Please make sure that your post is a question about the product. Edit your question or post anyway.
Sort: Most Helpful first | Newest first
Showing 1-10 of 34 questions
2
votes
One big difference is the D3000 doesn't shoot video. Is it worth paying $150 more to be able to shoot video? Only you can answer that. Also, look at the megapixels. The D3000 is 10.2 megapixels, whereas the D3100 is 14.2. Do you plan to print posters from your shots? If all you're ever going to need is 4x6s and maybe the occasional 8.5x11 then you'll never miss the extra pixels. In fact, unless you tell it to shoot smaller pictures, you'll actually eat up space on your memory card faster with the D3100. If you aren't advanced enough to know about the other differences between the two, I'd save money and go with the D3000. If you really want to be able to shoot video with your camera, then the D3100 is a no-brainer.
Aug 2, 2011 by Brian J. Oehl
0
votes
True, I believe that a CMOS sensor is better than a CCD sensor, however, in practice, I doubt it'll make that much of a difference when you consider the lenses that you're using, the subject matter, person shooting the picture, etc. I'm sure you'll be more than pleased with the shots you'll get with the D3000, and probably won't say "this picture would have been way better with a CMOS sensor."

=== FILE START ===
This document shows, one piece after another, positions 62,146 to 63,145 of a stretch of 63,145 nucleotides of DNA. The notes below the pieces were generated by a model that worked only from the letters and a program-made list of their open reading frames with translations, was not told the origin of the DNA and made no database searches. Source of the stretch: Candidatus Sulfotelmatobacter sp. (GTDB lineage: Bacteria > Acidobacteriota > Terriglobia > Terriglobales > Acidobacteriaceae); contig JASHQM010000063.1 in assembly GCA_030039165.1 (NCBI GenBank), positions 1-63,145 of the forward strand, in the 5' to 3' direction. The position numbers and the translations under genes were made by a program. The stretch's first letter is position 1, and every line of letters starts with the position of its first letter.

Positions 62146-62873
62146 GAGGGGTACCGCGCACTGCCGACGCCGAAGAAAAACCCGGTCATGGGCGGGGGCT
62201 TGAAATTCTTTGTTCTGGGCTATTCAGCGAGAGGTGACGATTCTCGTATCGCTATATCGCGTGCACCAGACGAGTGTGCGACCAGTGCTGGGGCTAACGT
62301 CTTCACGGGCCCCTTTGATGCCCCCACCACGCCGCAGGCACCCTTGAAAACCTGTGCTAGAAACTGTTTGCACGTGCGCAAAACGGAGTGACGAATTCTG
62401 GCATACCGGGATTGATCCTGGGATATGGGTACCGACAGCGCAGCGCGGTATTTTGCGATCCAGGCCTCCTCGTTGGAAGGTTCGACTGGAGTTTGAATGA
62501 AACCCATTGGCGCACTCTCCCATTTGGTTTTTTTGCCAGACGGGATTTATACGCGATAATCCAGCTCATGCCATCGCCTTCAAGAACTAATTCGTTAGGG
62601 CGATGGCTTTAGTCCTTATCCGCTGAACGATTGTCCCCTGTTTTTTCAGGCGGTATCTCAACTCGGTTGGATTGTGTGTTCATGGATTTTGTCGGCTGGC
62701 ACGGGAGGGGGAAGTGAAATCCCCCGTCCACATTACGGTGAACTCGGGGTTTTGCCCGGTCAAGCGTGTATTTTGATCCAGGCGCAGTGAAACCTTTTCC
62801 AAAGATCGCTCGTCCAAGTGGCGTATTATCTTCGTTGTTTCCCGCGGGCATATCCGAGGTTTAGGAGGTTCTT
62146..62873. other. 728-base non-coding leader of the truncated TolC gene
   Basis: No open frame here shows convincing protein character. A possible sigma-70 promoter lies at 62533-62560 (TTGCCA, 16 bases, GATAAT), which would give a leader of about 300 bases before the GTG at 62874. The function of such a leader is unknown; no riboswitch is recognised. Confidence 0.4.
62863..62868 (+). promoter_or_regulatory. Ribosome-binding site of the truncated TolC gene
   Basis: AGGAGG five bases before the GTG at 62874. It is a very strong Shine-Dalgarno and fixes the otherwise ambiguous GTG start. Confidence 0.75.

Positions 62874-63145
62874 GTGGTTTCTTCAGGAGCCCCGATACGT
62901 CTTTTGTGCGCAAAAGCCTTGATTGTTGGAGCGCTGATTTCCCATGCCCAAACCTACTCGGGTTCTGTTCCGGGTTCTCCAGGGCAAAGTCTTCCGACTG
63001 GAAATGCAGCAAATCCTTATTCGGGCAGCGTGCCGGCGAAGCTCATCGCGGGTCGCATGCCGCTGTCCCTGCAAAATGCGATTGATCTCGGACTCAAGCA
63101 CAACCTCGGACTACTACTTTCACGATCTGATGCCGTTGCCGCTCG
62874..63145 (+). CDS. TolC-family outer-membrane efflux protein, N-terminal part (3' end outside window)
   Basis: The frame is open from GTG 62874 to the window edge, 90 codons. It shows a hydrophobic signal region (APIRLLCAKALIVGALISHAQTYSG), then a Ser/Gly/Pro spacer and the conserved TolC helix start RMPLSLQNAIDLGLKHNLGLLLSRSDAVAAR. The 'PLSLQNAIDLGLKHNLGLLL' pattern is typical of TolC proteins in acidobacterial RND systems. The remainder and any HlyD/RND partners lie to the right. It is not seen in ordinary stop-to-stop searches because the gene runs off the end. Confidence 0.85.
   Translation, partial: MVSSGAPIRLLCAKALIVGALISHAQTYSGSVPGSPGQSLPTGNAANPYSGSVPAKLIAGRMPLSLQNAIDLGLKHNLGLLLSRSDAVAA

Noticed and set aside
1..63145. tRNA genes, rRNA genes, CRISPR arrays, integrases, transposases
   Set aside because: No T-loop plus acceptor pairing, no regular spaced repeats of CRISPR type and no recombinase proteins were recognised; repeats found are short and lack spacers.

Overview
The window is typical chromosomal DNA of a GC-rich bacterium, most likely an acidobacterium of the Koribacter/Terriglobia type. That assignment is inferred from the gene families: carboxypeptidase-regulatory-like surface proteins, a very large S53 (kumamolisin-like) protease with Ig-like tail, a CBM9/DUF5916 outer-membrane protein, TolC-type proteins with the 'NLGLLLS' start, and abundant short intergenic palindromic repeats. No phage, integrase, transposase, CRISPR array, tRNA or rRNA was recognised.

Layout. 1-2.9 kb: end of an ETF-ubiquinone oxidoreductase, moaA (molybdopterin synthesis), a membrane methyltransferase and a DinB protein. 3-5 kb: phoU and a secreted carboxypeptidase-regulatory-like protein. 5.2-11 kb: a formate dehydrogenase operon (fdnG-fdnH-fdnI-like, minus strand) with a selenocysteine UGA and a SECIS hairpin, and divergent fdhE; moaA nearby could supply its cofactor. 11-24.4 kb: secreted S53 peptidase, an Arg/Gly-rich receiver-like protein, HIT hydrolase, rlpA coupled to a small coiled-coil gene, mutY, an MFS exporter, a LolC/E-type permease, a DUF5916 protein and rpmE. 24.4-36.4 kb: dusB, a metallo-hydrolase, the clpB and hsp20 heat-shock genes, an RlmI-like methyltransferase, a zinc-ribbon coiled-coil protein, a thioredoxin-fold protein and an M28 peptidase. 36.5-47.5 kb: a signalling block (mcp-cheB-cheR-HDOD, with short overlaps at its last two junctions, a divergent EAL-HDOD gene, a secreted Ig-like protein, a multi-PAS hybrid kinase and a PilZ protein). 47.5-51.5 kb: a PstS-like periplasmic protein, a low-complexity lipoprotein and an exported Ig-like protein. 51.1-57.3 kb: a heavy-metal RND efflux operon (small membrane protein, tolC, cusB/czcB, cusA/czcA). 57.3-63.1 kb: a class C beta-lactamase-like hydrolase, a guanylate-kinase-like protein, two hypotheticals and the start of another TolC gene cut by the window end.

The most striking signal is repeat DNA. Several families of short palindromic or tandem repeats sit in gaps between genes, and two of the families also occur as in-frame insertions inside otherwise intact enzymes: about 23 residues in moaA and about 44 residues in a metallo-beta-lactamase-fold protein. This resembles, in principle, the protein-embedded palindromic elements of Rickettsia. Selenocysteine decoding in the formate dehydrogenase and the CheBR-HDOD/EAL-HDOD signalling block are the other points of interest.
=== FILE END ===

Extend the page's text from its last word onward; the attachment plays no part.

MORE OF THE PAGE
Dec 1, 2009 by D W
0
votes
does it take video Jun 9, 2012
The Nikon D3000 does not have video unfortunately. However, the D3100 does.
Aug 28, 2012 by Amazon Customer
0
votes
Yes
Sep 9, 2014 by Kelsey
0
votes
flash? Nov 19, 2013
Yes, there is a built in pop up flash.
Nov 19, 2013 by jaemin33
0
votes
Yes, a pop up flash. small and powerful.
Mar 3, 2013 by John Ronan
0
votes
Besides a few features, and the lack of a internal motor for focusing AF lenses, the D3000 is superior in every way. The D3000, though it's supposed to replace the D40 it's two steps above it and about half a step above a D80 when it comes to image quality. See the DxO comparison... http://www.flickr.com/photos/bizzyb0t/4711236246/
Jun 22, 2010 by C. Costa
0
votes
No, the D3000 does not have Live View, the ability to use the LCD as a viewfinder. Live View isn't as useful on a dSLR as you might think, though -- it doesn't work as smoothly as with a point and shoot camera and it uses an inferior slower auto-focus method. In nearly all cases, you would want to use the optical viewfinder on a dSLR for the highest possible auto-focus performance anyway otherwise you lose one of the advantages of having a dSLR.
Mar 11, 2010 by Technology Guy
0
votes
It also depends on the lens. A fast lens (35mm f/1.8, 50mm f/1.8, 50mm f/1.4, etc.) will make for faster shutter speeds.
May 28, 2010 by Connor Robinson
‹ Previous   1   2   3   4   Next ›
 
Unanswered questions
Search Questions and Answers